Laura Whitmore: "You can’t control what other people do, but you can control what you put into the world" 5 months ago

Laura Whitmore: "You can’t control what other people do, but you can control what you put into the world"

"People are just people. They have the same insecurities."

2020 has stolen a lot from us: our freedom, our ability to travel, and the summer edition of Love Island.


It's been a tough year, one where it can sometimes be difficult to see the positives. But for Laura Whitmore, it's the little wins that have been keeping her going.

“I’m living each day as it comes, I’m trying not to think too far ahead," she tells Her. "I’m very lucky that I live in a safe home and that I can still work. I’m just focusing on what I’m doing today and what I’m doing tomorrow and that’s it.

"I’ve been on a rollercoaster for 12 years. It has been nice to be able to take a minute."

Presenter, radio DJ, and most recently author, Laura has always had her work cut out for her. Earlier this year, the Bray native took over hosting duties of the wildly successful Love Island - a gig that is undoubtedly one of the biggest of her career, and one that she is hopeful she will get to return to next year when Covid restrictions lift.

"We are planning to go ahead next year in the summer, but it does really depend," she says. "People’s health comes first. There could be restrictions in other countries, or people might not be able to travel.

"We’re aiming for next summer, but it really is all out of our control."


Despite the obvious gap in her work schedule, Laura says that she didn't so much miss the show this summer as a presenter, but as a fan.

"We were lucky to have the winter version back in January even though it feels like so long ago," she says. "But I never planned to work on the show. I’m a Love Island fan first, so this summer I literally went back and rewatched old episodes.

"I watched the US version too, and the Australian one. I was doing whatever I could to get my fix."

This week, Laura joined Just Eat to announce 2020's National Takeaway Awards. The awards, like everything else this year, are a little different - a virtual ceremony will be held, new categories have been announced, and most importantly, the winner of 'Takeaway of the Year' will walk away with a media budget of €20,000.

Given how much takeaway she has eaten in lockdown, Laura says that supporting the awards is the least she could do.


"A prize like that would be massive for small businesses," she says. "I don’t know what it’s like at home but over here [in London] you see a lot of independent places closing down and it is really sad."

Laura was lucky to be able to continue working during the first lockdown - a privilege she is more than aware of. Radio shows, presenting gigs, and personal projects; the majority of them could go on without issue.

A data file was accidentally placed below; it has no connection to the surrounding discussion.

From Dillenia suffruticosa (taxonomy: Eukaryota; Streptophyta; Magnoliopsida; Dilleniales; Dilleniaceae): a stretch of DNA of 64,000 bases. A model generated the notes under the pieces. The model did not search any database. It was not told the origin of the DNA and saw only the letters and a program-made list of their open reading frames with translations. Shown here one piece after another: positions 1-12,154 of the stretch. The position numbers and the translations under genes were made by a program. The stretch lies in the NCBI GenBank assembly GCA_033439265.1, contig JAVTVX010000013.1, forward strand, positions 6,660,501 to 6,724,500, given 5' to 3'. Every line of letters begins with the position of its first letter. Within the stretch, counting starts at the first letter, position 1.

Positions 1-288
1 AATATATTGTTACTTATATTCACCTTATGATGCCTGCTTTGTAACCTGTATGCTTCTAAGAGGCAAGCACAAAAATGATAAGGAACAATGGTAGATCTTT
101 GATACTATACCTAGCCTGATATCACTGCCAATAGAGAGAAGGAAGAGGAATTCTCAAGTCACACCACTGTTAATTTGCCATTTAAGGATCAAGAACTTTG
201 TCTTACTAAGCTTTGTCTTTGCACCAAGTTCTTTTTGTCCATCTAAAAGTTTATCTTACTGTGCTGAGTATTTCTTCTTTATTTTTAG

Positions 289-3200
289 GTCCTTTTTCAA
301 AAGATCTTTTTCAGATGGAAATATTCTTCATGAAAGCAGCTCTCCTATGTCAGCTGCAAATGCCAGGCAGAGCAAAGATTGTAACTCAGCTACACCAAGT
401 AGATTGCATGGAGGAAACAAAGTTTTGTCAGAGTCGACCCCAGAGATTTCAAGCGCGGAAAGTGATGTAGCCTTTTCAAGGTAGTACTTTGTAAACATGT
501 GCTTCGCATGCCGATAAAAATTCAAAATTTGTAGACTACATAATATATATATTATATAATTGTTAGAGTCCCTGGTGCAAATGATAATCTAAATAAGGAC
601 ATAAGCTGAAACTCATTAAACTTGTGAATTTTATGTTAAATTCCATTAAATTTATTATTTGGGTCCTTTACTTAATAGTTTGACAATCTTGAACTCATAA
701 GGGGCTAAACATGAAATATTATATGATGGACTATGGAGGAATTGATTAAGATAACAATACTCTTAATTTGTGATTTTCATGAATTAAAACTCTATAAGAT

She also found the time to finish her book. An anecdotal non-fiction self-help book that's not exactly a self-help book, No One Can Change Your Life Except For You is due for release next March. 

Laura was approached to write the book about four years ago. She started it, life got in the way, and she didn't finish it. Then Covid hit, and the lack of routine and schedule gave her the kick she needed.

"I’ve always loved writing, my background is in journalism, but I was so used to writing features and articles, I’d never really written anything longer.

"I really got to use lockdown as a time to reflect. I’m not sure if I would’ve gotten that kick or that drive if it hadn’t have been for that."


The book, she says, isn't so much a memoir as it is an open reminder to take back control of your own life. Funny, sensitive, and influential, Laura draws on her own experiences growing up, her vulnerabilities and her strengths, to give advice to others.

"You can only write about what you know," she says. "I’m almost afraid of calling it self-help but you do have to help yourself because who else is going to help you? It’s about being vulnerable but also being strong, about being sensitive but having authority.

"There’s a lot of anger in the world. You can’t control what other people do, but you can control what you put out into the world. You can take back control of little things in life, and there is a lot of strength in that."

There's also strength in recognising your struggles. Laura, like many women, is no stranger to imposter syndrome. Feelings of inadequacy and internalised panic that you're simply not good enough can strike anyone, at any point in their career.

“I think it’s something we all suffer from," she says, "and I find that enlightening. I’ve interviewed everyone, from politicians to J-Lo to P Diddy to Britney Spears, and yet I still get [imposter syndrome].

"It’s crazy to think that people who seem really confident would feel like this, but people are just people. They have the same insecurities. Everyone gets it, no one knows what they’re doing. We’re all just faking it until we make it."

You can nominate your favourite takeaway at the Just Eat Awards here. Entries open until November 15.